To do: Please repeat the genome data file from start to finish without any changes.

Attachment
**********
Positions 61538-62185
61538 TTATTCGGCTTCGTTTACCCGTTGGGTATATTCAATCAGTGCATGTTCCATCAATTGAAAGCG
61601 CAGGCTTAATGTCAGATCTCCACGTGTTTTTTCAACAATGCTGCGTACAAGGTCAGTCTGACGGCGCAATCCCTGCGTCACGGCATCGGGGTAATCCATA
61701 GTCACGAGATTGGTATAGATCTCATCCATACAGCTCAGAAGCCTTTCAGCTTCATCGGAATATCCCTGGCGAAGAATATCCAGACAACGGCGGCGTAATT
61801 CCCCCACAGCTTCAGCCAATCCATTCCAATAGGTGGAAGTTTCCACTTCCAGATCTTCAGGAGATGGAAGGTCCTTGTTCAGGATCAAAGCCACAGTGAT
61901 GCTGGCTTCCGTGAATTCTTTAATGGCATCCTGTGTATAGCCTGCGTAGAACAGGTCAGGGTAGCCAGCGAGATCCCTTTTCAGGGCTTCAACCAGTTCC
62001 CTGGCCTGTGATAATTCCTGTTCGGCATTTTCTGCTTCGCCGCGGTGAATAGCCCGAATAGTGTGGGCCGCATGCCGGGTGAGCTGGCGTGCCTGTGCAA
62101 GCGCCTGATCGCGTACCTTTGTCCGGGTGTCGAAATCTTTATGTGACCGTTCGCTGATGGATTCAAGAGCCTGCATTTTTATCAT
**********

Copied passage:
Positions 61538-62185
61538 TTATTCGGCTTCGTTTACCCGTTGGGTATATTCAATCAGTGCATGTTCCATCAATTGAAAGCG
61601 CAGGCTTAATGTCAGATCTCCACGTGTTTTTTCAACAATGCTGCGTACAAGGTCAGTCTGACGGCGCAATCCCTGCGTCACGGCATCGGGGTAATCCATA
61701 GTCACGAGATTGGTATAGATCTCATCCATACAGCTCAGAAGCCTTTCAGCTTCATCGGAATATCCCTGGCGAAGAATATCCAGACAACGGCGGCGTAATT
61801 CCCCCACAGCTTCAGCCAATCCATTCCAATAGGTGGAAGTTTCCACTTCCAGATCTTCAGGAGATGGAAGGTCCTTGTTCAGGATCAAAGCCACAGTGAT
61901 GCTGGCTTCCGTGAATTCTTTAATGGCATCCTGTGTATAGCCTGCGTAGAACAGGTCAGGGTAGCCAGCGAGATCCCTTTTCAGGGCTTCAACCAGTTCC
62001 CTGGCCTGTGATAATTCCTGTTCGGCATTTTCTGCTTCGCCGCGGTGAATAGCCCGAATAGTGTGGGCCGCATGCCGGGTGAGCTGGCGTGCCTGTGCAA
62101 GCGCCTGATCGCGTACCTTTGTCCGGGTGTCGAAATCTTTATGTGACCGTTCGCTGATGGATTCAAGAGCCTGCATTTTTATCAT